An Entrepreneur without a Business Idea

Seems counterintuitive, doesn’t it?  Shouldn’t everyone looking to start a business already have an idea of what they want to do?  Not necessarily.

Head to your nearest bookstore, grab the October/November 2009 issue of Business Week’s Small Biz, and read “Beyond Eureka” by Amy Barrett p40.  This is, by far, one of the most informative and inspirational articles I’ve read on entrepreneurship.  If you have an innate entrepreneurial spirit that compels you to seek independence and creativity in your work, but haven’t quite nailed down a business idea, this article will take you through five steps to channel your creative juices and get the money flowing.

Step 1: Set the Stage

Ask yourself “who is my ideal customer?”  You can’t market to the world, so narrow your focus.  Figure out who is on your team and what skills they each bring to the table.  Also, decide how much money you can throw at the venture and at what point you have to call it quits if it doesn’t work out.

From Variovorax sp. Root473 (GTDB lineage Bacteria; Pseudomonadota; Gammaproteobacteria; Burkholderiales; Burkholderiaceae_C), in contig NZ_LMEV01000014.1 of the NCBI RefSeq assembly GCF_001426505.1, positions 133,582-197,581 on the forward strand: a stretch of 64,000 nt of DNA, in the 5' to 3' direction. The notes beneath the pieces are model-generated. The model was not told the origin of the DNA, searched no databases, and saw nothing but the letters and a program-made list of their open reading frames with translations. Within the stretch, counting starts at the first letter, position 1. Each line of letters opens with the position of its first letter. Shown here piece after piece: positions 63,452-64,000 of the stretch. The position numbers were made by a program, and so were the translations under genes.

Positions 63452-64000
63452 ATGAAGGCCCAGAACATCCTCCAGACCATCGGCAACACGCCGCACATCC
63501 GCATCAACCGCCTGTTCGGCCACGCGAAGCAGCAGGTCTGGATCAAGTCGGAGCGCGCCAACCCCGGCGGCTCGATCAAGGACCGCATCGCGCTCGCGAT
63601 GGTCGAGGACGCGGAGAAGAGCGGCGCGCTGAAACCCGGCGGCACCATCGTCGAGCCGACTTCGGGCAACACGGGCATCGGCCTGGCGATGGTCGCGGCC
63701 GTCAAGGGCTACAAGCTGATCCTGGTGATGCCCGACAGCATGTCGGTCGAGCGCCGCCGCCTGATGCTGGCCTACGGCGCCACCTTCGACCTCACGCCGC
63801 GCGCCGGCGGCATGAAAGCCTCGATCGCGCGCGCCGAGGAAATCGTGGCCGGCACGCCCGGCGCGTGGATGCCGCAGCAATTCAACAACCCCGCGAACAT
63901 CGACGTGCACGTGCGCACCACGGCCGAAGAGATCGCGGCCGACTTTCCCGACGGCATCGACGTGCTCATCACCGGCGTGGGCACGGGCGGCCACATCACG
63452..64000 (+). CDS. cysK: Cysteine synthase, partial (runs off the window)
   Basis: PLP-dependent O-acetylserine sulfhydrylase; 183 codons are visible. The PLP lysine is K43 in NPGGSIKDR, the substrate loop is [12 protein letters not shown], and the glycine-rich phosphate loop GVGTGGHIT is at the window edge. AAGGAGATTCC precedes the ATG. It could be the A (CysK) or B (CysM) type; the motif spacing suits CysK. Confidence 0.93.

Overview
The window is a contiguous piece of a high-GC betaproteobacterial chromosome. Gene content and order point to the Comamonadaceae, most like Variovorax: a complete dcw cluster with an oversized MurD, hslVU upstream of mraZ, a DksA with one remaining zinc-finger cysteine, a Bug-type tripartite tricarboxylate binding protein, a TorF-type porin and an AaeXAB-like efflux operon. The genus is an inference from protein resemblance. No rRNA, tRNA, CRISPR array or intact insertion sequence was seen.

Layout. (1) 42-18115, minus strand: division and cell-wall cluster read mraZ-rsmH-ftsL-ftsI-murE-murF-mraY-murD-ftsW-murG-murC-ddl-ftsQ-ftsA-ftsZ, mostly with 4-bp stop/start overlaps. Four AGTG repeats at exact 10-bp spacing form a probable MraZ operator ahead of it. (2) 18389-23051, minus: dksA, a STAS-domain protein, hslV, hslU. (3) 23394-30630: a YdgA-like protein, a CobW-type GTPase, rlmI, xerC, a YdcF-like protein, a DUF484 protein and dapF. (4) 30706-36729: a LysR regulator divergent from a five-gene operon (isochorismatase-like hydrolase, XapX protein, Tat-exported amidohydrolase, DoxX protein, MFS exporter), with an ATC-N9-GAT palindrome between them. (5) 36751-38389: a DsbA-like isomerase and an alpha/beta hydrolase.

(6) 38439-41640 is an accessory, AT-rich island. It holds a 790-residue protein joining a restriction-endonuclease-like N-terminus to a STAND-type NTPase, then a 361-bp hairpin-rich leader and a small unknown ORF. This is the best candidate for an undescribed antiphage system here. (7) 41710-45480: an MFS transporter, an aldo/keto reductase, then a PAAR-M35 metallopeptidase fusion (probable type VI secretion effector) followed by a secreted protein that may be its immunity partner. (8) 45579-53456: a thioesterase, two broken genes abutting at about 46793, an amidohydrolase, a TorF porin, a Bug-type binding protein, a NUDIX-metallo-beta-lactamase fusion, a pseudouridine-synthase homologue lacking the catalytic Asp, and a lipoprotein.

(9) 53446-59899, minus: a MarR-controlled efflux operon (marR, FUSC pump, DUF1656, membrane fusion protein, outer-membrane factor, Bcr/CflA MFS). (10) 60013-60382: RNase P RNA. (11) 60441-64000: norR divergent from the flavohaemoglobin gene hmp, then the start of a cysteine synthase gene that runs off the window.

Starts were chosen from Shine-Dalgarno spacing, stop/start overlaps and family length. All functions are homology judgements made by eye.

Step 2: Brainstorm

Sit with your team and a whiteboard and start throwing out ideas.  Anything goes.  Silly ideas often evolve into brilliant “why didn’t we think of that” products.

Step 3: Pick an Idea

Now it’s time to narrow the list you generated during the brainstorming session.  Examine each for its viability with regard to the size of the market, the economic environment, any regulatory considerations, and your potential competition.  Be honest.  Be brutal with your cuts and bear no hard feelings if your brainchild gets the axe.

Step 4: Is it feasible?

The idea you chose – are there customers who want your product or service and what price are they willing to pay?  This is the stage at which you iron out all the wrinkles of the idea.  For every time you said “we’ll figure that out later” during the brainstorming session, this is the time to figure it out.

Step 5: The Prototype

Now it’s time to put your idea into action.  Create a sample of your product or test market your service.  Use tools like focus groups and customer surveys to generate feedback and make sure you have a system to address and act on whatever feedback you get.

In the magazine version of the article, there’s a great little sidebar about market research that doesn’t appear in the downloadable version.  Some sources for research: financial statements of publicly traded companies, census.gov, trade associations and research firms like nielsen.com, Forrester Research, and Gartner.  Don’t forget that your local university library can be a wealth of information.  Many libraries have small business librarians who specialize in the information you need.  The UNLV Small Business Information Gateway provides a great starting point.

Get out there and make it happen!

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